Root Canals

When You Need Root Canal Therapy

Most of us know that a cavity is the catalyst for needing root canal therapy, but we don’t know why. As an untreated cavity advances, it deepens and infects the pulp and chamber of the tooth. This can either injure or destroy the pulp/nerve of the tooth. Pressure begins to build up within the tooth, creating the pain we experience with a toothache.

At this point, a dentist’s intervention is critical, and the patient has two options to eliminate the pain. One option is to pull the tooth, or we can try to save the tooth by performing root canal therapy. Certainly, it’s always preferable to keep your tooth. Risks and benefits of both options will be discussed with you in detail.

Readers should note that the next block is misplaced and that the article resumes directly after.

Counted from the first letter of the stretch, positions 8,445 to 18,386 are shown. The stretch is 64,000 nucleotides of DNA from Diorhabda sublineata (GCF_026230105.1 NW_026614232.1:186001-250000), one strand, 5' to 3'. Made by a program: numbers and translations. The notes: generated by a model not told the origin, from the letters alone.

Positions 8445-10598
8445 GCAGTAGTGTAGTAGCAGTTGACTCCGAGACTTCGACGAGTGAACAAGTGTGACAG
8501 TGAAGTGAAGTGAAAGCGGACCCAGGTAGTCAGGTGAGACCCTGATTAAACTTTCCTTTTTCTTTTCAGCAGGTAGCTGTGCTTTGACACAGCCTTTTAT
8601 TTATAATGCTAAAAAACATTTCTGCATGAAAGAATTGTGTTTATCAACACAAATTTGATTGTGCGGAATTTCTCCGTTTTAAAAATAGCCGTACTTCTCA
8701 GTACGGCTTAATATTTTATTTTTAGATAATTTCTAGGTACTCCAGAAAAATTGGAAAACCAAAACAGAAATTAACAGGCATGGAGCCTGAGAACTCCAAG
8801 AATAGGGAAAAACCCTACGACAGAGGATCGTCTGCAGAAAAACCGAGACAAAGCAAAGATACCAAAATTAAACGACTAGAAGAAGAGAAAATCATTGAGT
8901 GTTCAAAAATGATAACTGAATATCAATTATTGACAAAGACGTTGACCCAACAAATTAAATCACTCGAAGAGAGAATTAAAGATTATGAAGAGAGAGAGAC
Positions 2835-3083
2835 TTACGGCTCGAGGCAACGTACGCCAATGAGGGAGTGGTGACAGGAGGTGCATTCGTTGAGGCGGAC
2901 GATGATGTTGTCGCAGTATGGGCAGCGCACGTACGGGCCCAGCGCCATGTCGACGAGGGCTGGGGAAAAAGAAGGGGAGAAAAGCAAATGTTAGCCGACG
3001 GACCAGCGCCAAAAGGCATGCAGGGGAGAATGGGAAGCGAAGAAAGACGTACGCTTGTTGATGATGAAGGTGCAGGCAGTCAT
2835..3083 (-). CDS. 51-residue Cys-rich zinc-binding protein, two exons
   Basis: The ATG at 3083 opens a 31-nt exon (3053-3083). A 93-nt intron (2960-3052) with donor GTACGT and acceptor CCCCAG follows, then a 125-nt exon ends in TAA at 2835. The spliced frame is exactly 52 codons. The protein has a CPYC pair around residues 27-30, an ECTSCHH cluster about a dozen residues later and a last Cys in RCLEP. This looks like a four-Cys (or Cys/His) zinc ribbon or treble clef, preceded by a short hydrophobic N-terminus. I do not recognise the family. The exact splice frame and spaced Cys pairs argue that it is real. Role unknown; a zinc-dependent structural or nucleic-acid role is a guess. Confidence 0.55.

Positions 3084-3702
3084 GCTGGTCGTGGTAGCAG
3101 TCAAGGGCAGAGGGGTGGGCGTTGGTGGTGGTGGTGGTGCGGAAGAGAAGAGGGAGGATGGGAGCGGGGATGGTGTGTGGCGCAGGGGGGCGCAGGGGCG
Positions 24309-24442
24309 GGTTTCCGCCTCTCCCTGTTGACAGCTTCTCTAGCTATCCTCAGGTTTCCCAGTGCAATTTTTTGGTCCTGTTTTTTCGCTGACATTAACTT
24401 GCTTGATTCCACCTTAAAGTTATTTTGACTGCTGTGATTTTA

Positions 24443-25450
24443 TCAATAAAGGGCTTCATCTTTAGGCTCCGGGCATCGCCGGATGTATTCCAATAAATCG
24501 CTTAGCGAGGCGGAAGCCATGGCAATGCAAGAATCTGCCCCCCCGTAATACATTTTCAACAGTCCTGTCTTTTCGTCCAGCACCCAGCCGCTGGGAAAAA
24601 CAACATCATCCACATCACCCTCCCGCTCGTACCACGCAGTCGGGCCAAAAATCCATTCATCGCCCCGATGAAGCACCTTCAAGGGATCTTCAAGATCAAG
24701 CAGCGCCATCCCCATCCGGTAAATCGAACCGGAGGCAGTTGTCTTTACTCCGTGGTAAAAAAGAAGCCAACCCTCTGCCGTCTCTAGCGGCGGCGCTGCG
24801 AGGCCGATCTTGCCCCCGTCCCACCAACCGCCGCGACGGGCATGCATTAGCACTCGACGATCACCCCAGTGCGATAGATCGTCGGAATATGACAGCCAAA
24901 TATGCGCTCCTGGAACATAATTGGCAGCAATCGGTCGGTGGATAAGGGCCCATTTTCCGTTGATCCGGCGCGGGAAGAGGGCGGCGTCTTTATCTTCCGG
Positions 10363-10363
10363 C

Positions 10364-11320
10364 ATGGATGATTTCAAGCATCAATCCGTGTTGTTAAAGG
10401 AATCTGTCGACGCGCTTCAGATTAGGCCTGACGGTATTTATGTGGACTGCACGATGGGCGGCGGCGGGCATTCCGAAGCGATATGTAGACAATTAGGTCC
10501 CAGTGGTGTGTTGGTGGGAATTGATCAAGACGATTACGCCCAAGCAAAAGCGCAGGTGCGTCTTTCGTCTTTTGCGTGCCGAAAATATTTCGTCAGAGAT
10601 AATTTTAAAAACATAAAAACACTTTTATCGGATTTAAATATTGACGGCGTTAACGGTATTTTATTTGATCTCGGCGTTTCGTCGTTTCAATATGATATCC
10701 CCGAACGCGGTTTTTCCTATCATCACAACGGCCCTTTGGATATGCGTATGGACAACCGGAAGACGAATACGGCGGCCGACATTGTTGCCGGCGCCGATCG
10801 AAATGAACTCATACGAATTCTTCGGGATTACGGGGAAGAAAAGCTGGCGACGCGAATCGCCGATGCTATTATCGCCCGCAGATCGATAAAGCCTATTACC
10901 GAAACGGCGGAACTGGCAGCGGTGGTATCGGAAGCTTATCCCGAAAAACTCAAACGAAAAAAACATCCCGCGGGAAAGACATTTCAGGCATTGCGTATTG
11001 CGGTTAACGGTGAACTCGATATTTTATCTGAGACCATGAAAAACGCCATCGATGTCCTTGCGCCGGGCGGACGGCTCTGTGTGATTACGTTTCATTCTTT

Root canal therapy often requires two office visits. The tooth is first prepared by numbing it with a local anesthetic. Using special root canal instruments, the infected nerve is removed from the tooth. A medication is placed to disinfect the tooth and allow healing. The dentist may prescribe an antibiotic as well.

Typically conducted on a follow-up visit, the tooth is evaluated to ensure the infection is gone. If so, the tooth is sealed with gutta-percha to serve as a permanent protection against contamination.

After the root canal therapy is done, usually a crown is recommended for the tooth to protect the tooth from fracture or reinfection.